Most people know someone important or have a connection to someone important. Your connection with important people is something that you need to nurture and take seriously. It could be an uncle, a friend of a parent, a parent of a friend, a friend of a friend. Whoever the person is, you need to make the absolute most of your connections with powerful and influential people. There are powerful and influential people everywhere, all around you, and your connection with them can change your life and your employment situation in an instant. Sometimes one phone call or one e-mail from the right person is all it takes to completely change your situation.
One of the most interesting things about interviewing people is asking for recommendations. When you ask someone if there is someone you can talk to about his performance in his previous job, you learn a tremendous amount. Many people sort of squirm and begin to look uncomfortable when they are asked for a recommendation. This is quite telling. When someone does not believe that she is going to get a good recommendation from her previous employer, or the employer before that, this is always a warning sign. When people believe that they are going to get good recommendations from previous employers, they typically are very quick to offer the names of numerous people that they know.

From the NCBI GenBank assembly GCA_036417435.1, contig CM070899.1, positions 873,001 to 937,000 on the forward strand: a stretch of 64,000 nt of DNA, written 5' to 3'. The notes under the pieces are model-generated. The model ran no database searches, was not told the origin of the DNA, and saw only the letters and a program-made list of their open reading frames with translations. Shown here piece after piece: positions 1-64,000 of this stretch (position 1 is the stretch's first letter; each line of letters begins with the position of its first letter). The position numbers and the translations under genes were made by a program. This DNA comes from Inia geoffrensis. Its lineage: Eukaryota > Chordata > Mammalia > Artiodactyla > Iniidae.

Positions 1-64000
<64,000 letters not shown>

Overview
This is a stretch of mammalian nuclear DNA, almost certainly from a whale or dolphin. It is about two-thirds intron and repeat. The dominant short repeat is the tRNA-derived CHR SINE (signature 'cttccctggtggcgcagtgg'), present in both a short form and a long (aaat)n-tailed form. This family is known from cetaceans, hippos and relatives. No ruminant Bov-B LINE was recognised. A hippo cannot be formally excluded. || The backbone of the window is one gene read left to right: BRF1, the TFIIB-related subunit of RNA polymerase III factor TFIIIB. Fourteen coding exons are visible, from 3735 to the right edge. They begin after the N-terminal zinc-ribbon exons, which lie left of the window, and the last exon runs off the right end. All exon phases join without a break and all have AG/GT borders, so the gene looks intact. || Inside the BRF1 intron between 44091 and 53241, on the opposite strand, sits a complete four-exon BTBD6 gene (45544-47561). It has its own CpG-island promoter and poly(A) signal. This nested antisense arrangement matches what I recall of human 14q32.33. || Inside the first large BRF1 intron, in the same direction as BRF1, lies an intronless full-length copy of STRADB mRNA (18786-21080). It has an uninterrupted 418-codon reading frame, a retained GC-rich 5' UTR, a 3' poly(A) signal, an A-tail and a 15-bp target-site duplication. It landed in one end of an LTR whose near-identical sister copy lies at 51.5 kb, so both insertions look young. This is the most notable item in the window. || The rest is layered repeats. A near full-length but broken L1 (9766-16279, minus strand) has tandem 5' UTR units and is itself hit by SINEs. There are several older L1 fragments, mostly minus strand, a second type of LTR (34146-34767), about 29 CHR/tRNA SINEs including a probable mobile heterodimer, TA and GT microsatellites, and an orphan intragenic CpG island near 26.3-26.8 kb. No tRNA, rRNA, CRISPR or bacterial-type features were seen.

Regardless of what you do, the community of people in your profession is probably quite small. You need to be someone who “comes highly recommended” and there are few things more important in a job search than being recommended by someone for a job. Even more impressive is being referred for a job by an important reference.
Never burn any bridges. Make sure that people are always in a position where they are willing to refer you to someone important in the future.
Industry Leaders. Who are the leaders in your business or profession? Do they know you? Why not? You need to work on getting their attention. Contact them. You can refer to them in articles. You can let them know that you admire them and send them short notes. You can let them know that you respect their opinion. In addition, if you tell them that you are following them and are doing many things a certain way because of them, they cannot help but like and respect you, as long as you are genuine. How effective would it be if an industry leader referred you for a given job?